Air France-KLM would have finally decided to rationalize its fleet by limiting the heterogeneity of the aircraft operated by each airline of the group.
The A350s at Air France, the B787s at KLM
The group has apparently decided to assign all the A350s it will receive in the future to Air France, while the B787s will go to KLM.
To date, the group has an order for 28 Airbus A350-900, 21 of which will go to Air France and 7 to KLM. Of the 21 Air France planes, the first 6 would have initially gone to Joon and were transferred to the parent airline’s fleet when the pseudo-low-cost airline stopped.
No aircraft has yet been delivered, so the 28 will land at Air France.
In addition, 25 Boeing B787 Dreamliner aircraft have been ordered by the Franco-Dutch group (17 787-9 and 8 787-1). Today, 13 of the 787-9s are in service with KLM and 7 with Air France. Air France expects delivery of another aircraft in the spring and two more later in the year. So we can already see that there is something wrong with the figures since there are already at least 3,787-9 too many. It could be that in addition to its order the group has added some leased aircraft along the way.
What will become of the Air France 787s?
If the situation is clear for Airbus, it remains more nebulous for Boeing.
Future deliveries should arrive at KLM…but what about the aircraft in production? If an aircraft were to be delivered in the spring, there is a good chance that it would already be widely “branded” Air France.
And what will happen to the current aircraft in service with Air France? Will they be transferred to KLM? Logic would say yes, otherwise KLM could legitimately complain that it has been taken advantage of again with an Air France that finally received most of the new aircraft. But the operation would require at least a paint job, or even a change of cabins, even if the two airlines have the same seat, only the colors change. But a cabin in the Air France colors at KLM would still lack professionalism.
Cabin uniformity is not for tomorrow
That said, while we’re on the subject of cabins, Air France is legendary for the inconsistency of its cabins within its fleet and it’s set to continue.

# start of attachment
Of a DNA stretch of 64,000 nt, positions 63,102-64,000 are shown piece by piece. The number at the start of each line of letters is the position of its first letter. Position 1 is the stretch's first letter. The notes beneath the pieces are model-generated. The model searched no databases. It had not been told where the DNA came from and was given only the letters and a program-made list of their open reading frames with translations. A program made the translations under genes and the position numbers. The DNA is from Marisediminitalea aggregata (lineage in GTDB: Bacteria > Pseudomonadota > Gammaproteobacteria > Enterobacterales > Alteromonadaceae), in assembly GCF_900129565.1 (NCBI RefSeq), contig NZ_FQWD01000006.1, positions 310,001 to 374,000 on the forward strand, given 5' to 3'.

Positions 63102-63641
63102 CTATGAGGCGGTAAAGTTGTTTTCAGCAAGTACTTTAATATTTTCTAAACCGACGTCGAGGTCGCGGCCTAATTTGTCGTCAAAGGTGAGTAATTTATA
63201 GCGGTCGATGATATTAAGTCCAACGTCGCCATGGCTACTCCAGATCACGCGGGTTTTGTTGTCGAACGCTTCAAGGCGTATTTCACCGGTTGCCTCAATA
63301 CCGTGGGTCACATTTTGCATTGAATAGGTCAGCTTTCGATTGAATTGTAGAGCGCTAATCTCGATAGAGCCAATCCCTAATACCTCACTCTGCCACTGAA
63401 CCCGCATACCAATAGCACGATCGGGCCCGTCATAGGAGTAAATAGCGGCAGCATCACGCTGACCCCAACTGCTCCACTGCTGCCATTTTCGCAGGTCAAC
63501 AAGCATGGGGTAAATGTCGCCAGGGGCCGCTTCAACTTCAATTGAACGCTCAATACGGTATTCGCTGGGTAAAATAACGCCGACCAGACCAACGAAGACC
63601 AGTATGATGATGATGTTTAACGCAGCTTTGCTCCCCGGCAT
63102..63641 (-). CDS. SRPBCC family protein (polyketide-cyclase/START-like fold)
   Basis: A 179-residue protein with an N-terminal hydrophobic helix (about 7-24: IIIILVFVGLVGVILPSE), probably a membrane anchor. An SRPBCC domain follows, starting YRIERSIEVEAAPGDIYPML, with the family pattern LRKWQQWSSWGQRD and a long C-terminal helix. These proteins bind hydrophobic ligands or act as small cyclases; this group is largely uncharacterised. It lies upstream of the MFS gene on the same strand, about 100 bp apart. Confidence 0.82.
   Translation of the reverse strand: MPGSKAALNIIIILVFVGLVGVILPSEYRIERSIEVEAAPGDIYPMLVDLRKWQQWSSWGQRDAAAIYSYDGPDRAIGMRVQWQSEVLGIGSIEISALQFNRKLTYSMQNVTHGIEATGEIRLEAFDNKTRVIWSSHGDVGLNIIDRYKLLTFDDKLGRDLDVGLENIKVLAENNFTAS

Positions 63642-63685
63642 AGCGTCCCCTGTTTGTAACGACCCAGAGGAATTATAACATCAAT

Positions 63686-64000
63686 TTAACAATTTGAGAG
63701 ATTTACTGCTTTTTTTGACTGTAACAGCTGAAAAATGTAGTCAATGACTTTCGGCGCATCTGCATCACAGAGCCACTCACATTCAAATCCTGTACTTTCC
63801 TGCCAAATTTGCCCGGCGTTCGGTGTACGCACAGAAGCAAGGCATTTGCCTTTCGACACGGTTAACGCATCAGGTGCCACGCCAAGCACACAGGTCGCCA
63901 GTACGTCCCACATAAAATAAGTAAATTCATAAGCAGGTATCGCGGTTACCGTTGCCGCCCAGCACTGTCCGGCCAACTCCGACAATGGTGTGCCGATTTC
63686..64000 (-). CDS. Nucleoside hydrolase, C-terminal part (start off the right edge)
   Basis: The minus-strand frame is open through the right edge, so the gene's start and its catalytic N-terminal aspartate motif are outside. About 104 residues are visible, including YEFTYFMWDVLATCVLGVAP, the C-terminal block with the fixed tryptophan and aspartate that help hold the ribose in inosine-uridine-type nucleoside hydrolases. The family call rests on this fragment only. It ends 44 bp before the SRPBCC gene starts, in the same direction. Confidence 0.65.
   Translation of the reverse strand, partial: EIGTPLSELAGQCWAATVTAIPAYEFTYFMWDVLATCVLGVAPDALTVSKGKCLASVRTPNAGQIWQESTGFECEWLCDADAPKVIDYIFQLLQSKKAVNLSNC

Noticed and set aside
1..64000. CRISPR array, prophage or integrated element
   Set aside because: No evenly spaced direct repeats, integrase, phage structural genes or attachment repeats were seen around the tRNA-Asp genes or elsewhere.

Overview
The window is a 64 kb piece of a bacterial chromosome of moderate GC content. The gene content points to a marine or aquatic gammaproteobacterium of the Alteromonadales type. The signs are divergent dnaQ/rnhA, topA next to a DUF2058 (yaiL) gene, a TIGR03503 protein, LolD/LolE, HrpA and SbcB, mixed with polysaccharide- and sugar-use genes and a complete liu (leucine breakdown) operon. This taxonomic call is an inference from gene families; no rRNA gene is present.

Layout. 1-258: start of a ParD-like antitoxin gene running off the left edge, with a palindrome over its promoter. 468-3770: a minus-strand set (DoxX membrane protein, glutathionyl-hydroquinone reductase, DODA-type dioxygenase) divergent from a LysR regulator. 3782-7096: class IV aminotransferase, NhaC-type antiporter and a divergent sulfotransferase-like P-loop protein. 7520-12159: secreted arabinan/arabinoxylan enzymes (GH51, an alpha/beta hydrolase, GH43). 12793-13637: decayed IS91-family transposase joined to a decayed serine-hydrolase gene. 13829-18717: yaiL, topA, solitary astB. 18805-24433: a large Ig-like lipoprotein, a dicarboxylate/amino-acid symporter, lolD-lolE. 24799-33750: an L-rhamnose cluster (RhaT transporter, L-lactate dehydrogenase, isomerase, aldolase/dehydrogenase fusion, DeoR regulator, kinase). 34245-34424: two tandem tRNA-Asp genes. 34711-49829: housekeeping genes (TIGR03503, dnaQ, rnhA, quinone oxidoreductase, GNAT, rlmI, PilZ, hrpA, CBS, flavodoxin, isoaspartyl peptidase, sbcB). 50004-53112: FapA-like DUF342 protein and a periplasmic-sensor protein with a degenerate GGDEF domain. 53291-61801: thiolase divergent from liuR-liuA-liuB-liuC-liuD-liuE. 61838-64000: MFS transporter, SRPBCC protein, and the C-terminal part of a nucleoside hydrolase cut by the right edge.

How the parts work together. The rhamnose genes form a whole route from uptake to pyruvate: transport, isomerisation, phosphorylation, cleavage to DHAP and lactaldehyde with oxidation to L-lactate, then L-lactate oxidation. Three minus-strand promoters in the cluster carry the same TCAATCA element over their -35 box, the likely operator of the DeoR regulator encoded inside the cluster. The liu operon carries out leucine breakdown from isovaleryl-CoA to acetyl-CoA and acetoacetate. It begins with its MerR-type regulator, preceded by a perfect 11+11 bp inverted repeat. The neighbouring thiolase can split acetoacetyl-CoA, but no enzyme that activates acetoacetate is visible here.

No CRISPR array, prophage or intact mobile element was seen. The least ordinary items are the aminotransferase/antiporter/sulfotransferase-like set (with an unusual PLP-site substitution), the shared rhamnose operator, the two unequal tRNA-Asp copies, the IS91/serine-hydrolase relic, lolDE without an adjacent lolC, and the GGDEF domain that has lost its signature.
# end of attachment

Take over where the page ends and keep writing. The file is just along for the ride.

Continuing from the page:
To date, only part of the 777 and 787 fleet has the new “best” cabins. Fortunately the others will be retrofitted soon but it will have been a long time! The 380 still uses the old cabins found on some of the 777s, and the 330 will have its own cabin with a business cabin that sacrifices passenger comfort for density by abandoning full access.
The 350 ? The first ones will have a “Joon” cabin and the following ones an Air France cabin.
So long for consistency and it will continue to be Russian roulette for the passengers.
What the plan does not say
It is not known whether the group intends to take this rationalization further. For medium-haul flights, there is a tradition of Airbus at Air France and Boeings at KLM, which we do not believe will be challenged in the near future.
For long-haul flights, the cause of the B787s and A350s seems to have been heard, despite the vagueness mentioned above.
The B787 and A380? They have no future in any of the fleets and one wonders why Air France is still investing in the cabin of its A380s when the real issue would be to get them out of the fleet.
But both airlines operate both A330s and B777s.
For obvious network reasons, it is not possible to put all the 330s on one plane and the 777s on the other.
The rationalization of the fleet is a real need and will be a long road that we are not sure to see the end of
For that of the cabins we no longer believe in it.